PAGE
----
Don’t let the ball drop: Outside CEOs and earnings management

Ball drop klein

By dr. Yu Flora Kuang, dr. Bo Qin and prof. dr. Jacco L. Wielhouwer     

The revolving door for top corporate management has attracted considerable attention from both popular media and academics. It is generally considered good due diligence to look beyond a firm’s borders for CEO candidates, such that virtually every company faced with a CEO vacancy now conducts an outside search. Accounting scandals such as those at Worldcom, Enron, Ahold and Parmalat have also focused attention on the issue of managerial reporting of earnings. This study investigates how the origin of a CEO, whether internal or external, influences a firm’s accrual-based earnings management and how the effects of CEO origin evolve over a CEO’s tenure.

Conventional wisdom suggests that the job security of CEOs recruited from outside a company is more closely related to firm performance than is the case for CEOs promoted from inside, due to external labour market considerations, contract constraints, board pressures, and so forth. Outside CEOs therefore exhibit a stronger desire to demonstrate their superior performance immediately after taking the helm. Furthermore, outside CEOs tend to remain in office for shorter periods than their inside peers. As a result, outside CEOs are less likely to bear the long-term consequences of their actions, because they have usually left the firm for their next appointment by the time these materialize. We would therefore expect firms with new CEOs recruited from outside to report higher income-increasing accruals during the early years of their tenure than firms with new CEOs promoted from inside the company. However, we can expect the situation to be different if an outside CEO is able to survive the first few years of her or his tenure. Then this leader will have established a reputation and proven his or her abilities to the board and the labour market. Inside and outside CEOs thus stand an equal chance of facing the long-term consequences of their actions. In other words, the short-term view that is taken by outside CEOs at the beginning of their tenure does not persist, but instead declines as their decision horizon extends beyond the initial years of service. Hence, we hypothesize that after the first few years of service, discretionary accruals by outside CEOs will be similar to those by inside CEOs.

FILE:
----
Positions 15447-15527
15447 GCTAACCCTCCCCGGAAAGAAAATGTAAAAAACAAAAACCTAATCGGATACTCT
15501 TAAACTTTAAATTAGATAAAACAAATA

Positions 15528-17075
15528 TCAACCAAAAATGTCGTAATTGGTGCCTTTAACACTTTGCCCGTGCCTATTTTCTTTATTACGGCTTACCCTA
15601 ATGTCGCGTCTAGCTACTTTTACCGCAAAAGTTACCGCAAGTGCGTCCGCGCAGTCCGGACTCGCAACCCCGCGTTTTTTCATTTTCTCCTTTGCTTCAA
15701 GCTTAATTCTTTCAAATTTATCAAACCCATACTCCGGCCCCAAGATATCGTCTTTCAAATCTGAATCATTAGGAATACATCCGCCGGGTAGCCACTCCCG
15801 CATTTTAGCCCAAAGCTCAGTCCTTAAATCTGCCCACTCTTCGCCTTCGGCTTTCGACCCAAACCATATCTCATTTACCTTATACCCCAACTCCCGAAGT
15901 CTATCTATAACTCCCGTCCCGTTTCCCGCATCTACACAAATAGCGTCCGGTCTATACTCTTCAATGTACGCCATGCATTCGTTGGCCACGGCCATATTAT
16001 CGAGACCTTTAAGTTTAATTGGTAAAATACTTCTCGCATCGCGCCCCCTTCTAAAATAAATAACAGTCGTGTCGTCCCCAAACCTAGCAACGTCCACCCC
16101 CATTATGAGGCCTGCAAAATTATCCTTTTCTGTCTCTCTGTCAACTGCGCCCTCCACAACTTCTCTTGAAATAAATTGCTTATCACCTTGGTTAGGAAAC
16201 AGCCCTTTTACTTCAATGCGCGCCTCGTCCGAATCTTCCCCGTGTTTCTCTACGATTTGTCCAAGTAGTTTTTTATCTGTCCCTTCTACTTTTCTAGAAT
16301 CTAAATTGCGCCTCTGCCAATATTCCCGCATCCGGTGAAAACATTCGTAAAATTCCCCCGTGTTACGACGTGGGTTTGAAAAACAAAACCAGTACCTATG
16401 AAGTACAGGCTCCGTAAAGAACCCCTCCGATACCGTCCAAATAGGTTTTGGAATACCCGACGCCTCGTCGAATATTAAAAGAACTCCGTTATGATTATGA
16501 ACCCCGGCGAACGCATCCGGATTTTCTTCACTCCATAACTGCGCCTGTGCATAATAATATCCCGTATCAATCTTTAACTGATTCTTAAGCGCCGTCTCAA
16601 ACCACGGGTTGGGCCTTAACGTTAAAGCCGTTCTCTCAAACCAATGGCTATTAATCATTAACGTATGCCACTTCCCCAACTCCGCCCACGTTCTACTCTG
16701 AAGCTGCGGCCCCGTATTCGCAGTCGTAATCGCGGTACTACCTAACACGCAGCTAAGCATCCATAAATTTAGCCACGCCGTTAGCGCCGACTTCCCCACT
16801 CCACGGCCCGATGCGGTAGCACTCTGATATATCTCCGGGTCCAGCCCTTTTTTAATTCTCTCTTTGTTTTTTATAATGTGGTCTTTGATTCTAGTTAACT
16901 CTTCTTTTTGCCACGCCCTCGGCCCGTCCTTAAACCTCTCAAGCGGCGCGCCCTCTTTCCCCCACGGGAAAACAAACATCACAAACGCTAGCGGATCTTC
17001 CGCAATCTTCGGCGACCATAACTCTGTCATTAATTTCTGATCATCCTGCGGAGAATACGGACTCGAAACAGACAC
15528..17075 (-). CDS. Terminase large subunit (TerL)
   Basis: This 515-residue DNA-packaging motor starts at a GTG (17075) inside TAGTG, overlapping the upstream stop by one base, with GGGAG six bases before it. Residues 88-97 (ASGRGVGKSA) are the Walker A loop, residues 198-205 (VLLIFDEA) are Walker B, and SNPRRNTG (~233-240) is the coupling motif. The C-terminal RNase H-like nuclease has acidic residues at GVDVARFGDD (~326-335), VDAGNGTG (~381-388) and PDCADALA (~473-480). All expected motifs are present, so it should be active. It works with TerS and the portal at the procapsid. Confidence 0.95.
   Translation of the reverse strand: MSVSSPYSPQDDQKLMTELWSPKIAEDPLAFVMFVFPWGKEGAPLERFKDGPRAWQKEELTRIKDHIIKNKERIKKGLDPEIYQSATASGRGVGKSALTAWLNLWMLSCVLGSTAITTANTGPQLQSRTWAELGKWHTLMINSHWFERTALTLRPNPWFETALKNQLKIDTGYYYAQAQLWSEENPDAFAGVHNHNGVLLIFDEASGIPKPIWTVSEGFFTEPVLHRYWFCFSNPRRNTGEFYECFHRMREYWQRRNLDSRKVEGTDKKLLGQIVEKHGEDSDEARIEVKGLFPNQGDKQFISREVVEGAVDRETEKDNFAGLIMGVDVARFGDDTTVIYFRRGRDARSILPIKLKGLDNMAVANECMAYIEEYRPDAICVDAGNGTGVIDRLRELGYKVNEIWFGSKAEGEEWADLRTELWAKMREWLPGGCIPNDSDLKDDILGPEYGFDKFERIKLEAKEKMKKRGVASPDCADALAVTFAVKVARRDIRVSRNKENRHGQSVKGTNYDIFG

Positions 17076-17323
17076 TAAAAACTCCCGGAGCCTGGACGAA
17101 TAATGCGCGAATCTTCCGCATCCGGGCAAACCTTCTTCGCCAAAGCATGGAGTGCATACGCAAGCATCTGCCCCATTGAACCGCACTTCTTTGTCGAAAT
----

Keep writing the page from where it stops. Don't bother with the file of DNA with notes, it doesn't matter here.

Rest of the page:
Using discretionary accruals is often considered a primary method for firms to manage earnings, but what is the idea behind accrualbased earnings management? Bergstresser and Philippon give a vivid example in a paper that they published in the Journal of Financial Economics in 2006:

Consider a firm that owns a finite-lived goose, laying golden eggs. While cash may have been used for the initial purchase of the goose, accrual accounting attempts to match this initial outflow against the future inflows from this investment. The cost of the goose is thus spread over current and future periods… A true picture of the firm’s income requires an adjustment for the use of the goose, and thus the difference between cash flows and earnings reflects the depreciation of the firm’s asset during the period. And conditional on cash flow, the firm can reduce or increase its reported earnings by assuming a higher or lower rate of deprecation.